Kentucky travel guide

Kentucky horses

Kentucky is an absolutely gorgeous state full of some of the finest bourbon, richest tobacco, and best bred horses in all of the United States. Kentucky is a combination of natural sights, small towns, and big cities. Kentucky sports such sights as the Mammoth Caves, Appalachian Mountains, and Kentucky Waterfalls. Travel through the hardwood forests of Kentucky or along any of its wide open plains to feel the rich experience that Kentucky has to offer. The major attractions and natural wonders are boundless for the curious and adventurous in Kentucky.

This is not to say that Kentucky is just a land of natural wonder. Among other things, it is also bourbon country and home to the bourbon trail. The bourbon trail is exactly what it sounds like and it is a trip through Louisville, Lexington, Cincinnati, Nashville, or Knoxville to the six major bourbon distilleries in the area: Four Roses Distillery, Wild Turkey Distillery, Heaven Hill Distillery, Jim Bean Distillery, Maker’s Mark Distillery, and Woodford Reserve Distillery. Each distillery is famous for its unique, high quality bourbon and it is a great treat to explore the bourbon production process and to sample the fine bourbons made there.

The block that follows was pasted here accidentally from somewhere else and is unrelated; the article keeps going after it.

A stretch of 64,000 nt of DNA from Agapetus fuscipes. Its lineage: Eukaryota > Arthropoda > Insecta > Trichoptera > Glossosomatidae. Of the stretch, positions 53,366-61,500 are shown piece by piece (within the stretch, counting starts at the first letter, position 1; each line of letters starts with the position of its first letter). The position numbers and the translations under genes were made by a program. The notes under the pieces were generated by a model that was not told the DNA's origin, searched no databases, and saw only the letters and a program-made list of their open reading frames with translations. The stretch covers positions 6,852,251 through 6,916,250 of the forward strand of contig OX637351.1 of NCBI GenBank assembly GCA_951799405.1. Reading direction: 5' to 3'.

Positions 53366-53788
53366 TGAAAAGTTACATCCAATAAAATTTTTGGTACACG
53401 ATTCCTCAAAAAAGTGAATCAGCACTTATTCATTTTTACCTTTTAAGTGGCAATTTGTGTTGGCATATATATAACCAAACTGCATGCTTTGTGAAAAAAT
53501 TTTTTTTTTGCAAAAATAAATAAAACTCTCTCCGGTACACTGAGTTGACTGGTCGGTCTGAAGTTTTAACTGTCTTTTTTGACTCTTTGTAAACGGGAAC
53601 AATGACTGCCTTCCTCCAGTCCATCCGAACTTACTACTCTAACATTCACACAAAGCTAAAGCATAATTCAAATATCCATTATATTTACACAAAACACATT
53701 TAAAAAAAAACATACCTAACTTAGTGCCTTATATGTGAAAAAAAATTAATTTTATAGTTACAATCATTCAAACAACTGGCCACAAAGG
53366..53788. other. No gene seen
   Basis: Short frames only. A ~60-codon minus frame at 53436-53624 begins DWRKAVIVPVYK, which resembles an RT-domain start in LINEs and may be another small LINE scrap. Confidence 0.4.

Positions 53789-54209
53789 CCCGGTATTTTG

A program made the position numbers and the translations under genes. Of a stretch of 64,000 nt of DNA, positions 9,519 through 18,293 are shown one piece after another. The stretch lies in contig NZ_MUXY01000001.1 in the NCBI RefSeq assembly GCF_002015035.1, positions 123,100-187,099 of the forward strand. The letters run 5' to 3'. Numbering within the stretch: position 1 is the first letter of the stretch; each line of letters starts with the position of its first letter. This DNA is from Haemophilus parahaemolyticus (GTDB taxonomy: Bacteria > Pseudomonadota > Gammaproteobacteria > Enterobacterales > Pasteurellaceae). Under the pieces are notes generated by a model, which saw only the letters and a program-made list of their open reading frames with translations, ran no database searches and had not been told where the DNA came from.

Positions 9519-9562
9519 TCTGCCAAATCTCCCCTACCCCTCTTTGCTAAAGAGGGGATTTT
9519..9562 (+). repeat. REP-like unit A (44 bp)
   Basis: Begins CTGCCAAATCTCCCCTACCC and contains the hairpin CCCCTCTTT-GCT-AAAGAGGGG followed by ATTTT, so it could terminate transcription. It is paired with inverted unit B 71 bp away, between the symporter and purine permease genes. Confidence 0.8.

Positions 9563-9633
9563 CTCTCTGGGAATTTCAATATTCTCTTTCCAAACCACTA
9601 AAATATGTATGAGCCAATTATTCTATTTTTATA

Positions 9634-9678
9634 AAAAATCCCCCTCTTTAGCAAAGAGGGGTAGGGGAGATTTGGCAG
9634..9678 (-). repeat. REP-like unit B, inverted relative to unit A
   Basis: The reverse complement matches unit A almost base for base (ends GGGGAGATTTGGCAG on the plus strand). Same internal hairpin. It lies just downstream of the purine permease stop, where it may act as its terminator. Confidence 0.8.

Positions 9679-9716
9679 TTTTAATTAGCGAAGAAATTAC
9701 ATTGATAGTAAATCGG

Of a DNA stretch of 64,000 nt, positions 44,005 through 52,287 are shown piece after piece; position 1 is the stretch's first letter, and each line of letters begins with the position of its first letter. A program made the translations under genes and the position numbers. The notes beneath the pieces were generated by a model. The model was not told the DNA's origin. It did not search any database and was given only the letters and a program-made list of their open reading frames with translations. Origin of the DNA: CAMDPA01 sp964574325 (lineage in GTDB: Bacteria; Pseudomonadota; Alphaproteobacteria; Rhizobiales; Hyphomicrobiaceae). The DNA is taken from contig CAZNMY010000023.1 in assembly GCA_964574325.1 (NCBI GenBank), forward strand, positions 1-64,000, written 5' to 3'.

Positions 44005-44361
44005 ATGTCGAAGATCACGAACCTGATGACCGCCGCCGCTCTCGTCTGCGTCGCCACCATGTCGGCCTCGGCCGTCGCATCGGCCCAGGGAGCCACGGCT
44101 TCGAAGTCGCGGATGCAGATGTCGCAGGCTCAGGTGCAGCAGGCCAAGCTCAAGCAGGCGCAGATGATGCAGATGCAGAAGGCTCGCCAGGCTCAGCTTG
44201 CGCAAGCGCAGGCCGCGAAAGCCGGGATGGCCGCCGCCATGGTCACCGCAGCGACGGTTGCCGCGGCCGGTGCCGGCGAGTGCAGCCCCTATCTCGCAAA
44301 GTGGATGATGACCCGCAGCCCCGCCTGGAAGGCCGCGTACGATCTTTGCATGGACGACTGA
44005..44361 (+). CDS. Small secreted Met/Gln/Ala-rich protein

All of this is without mentioning a word about the great cities that compose Kentucky, from Lexington to Louisville. Lexington, Kentucky has bragging rights to being the horse capital of the world in the state with the Kentucky Derby, the world famous horse racing ring. Kentucky’s economy is also strong thanks to its automotive industry and other blossoming sectors such as its medical facilities, coal production, and rich farmlands. Kentucky even values its citizen’s educations by sporting sixteen public colleges and eight public universities, and six regional universities, including the University of Kentucky and the University of Louisville. Kentucky is by far a terrific state to visit or settle down in, not because of any one aspect of it, but because all of Kentucky is great.

Photo by Will Montague on flickr


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